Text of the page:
Goldilocks And The Three Bears’ LinkedIn InMails

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One day, Goldilocks was out for a walk in the forest, and she came upon a cottage. Going inside she found three tables with three laptop computers, all with LinkedIn accounts open on their screens. Each screen had an InMail message on it.

She went to the first screen and read the InMail, where the sender had made a naked sales pitch, asking for a meeting to showcase their product.

“Eww,” said Goldilocks, “this person doesn’t care about what my problems are, it’s all about her! This InMail is just too hot!” And she ignored the InMail.

Then she went to the second computer, where the InMail sender hoped that the recipient liked their message.

“Yuck,” said Goldilocks, who as a pre-adolescent didn’t have much of a vocabulary, “there is no call to action here, just some wishy-washy grovelling at the end. This InMail is way too cold.”

So she went and looked at the third laptop, where the InMail contained some ideas of value to the recipient, and ended with a pointed call to action to start a conversation between the sender and the recipient.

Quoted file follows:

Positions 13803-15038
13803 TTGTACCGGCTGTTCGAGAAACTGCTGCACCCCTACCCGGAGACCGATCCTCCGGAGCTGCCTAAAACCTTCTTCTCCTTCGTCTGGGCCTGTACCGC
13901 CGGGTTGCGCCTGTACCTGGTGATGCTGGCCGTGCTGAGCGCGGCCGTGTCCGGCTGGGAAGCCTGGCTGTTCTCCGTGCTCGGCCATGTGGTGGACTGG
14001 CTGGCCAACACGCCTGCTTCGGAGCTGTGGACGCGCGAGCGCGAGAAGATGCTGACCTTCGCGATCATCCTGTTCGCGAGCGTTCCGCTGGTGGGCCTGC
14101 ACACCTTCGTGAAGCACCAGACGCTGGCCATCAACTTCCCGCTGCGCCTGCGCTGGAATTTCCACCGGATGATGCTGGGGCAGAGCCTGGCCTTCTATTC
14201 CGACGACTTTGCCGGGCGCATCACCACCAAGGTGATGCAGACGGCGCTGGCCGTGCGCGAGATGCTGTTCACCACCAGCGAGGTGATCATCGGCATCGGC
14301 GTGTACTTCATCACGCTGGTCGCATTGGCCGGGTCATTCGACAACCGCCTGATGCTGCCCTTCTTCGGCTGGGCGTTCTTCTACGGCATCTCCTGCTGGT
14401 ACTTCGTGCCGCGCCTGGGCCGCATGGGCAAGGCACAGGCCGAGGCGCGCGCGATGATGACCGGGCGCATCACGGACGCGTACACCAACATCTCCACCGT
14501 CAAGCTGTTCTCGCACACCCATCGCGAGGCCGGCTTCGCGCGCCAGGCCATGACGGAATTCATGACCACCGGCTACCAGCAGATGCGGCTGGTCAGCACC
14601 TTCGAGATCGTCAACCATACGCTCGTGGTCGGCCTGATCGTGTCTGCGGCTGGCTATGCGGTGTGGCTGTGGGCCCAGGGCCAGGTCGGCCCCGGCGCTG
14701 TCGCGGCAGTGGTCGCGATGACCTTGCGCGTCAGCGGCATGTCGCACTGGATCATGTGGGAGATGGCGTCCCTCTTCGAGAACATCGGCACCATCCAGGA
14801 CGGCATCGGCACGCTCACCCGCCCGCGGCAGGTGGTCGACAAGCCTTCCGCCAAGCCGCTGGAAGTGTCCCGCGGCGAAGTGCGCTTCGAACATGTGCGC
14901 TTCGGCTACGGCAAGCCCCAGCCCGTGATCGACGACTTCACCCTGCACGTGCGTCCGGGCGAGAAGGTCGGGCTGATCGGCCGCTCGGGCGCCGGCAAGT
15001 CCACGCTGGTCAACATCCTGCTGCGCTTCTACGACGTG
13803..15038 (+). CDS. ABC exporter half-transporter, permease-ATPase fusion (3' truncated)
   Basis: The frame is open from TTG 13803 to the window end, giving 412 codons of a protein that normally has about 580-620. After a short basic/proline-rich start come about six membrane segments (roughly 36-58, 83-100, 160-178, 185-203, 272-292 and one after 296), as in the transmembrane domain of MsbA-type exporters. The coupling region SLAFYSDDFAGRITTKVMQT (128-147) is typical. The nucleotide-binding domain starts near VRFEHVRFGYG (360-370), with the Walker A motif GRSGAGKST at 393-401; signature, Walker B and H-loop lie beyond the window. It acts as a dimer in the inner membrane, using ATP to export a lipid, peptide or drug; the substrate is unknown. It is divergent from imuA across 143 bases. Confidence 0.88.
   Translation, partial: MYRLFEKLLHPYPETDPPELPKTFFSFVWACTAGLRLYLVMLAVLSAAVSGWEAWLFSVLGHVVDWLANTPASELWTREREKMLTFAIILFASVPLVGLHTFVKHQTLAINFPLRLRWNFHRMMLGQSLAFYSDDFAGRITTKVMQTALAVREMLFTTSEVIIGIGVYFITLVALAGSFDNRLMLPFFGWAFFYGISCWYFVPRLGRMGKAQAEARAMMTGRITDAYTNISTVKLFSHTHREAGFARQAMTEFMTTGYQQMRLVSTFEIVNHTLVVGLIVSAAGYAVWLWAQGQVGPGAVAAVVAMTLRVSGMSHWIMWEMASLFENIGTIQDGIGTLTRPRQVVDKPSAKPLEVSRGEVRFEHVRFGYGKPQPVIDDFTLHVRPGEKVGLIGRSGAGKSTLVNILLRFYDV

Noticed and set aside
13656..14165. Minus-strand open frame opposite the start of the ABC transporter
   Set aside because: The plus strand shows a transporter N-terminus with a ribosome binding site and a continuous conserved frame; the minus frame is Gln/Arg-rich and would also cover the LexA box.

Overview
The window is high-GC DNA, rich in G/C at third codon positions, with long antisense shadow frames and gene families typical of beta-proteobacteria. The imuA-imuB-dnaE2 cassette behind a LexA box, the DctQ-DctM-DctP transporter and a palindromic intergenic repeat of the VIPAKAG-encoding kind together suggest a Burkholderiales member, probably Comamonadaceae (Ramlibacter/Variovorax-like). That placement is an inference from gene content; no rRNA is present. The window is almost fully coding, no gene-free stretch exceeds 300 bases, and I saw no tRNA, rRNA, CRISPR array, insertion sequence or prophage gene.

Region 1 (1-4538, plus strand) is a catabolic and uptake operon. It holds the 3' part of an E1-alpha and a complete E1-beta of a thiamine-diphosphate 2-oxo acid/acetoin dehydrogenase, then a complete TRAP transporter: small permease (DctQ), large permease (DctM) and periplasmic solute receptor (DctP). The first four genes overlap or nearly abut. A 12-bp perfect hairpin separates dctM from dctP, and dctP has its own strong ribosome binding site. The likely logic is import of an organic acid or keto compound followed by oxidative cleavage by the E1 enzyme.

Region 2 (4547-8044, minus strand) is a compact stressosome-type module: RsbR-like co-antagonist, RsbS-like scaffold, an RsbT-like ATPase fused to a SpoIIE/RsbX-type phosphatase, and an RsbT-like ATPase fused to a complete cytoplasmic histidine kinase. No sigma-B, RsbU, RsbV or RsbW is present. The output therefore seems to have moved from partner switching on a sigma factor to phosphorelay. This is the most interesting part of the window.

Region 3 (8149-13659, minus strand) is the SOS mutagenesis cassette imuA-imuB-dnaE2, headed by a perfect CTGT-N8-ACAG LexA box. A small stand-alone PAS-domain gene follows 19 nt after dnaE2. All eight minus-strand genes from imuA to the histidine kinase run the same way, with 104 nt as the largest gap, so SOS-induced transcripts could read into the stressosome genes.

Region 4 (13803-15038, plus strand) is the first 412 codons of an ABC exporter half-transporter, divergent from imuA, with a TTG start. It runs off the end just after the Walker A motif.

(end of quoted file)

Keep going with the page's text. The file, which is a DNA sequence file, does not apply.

“Yowza,” said Goldilocks, “this InMail is just right!” And she was about to type in a response to the beautiful InMail when the three bears, who owned the little cottage returned, yelled “WTF are you doing with our LinkedIn accounts?” and ate her.

The End

Moral of the story: Keep your InMails short, so that the recipient has time to respond and get away before being eaten.

Didn’t see that one coming, did you?

Okay, okay, alternate moral: Have a call to action that…  

  1. Is appropriate for your message. For example, if you want to get a face to face meeting as a result of your InMail, your message had better be incredibly good.
  2. Is a real call to action. Being overly solicitous and asking someone to reply when they have time isn’t going to get you the response rate you want.
  3. Doesn’t make “no” an easy alternative. If you can get your recipient to want more – more information or more explanation – that makes “no” a tough answer.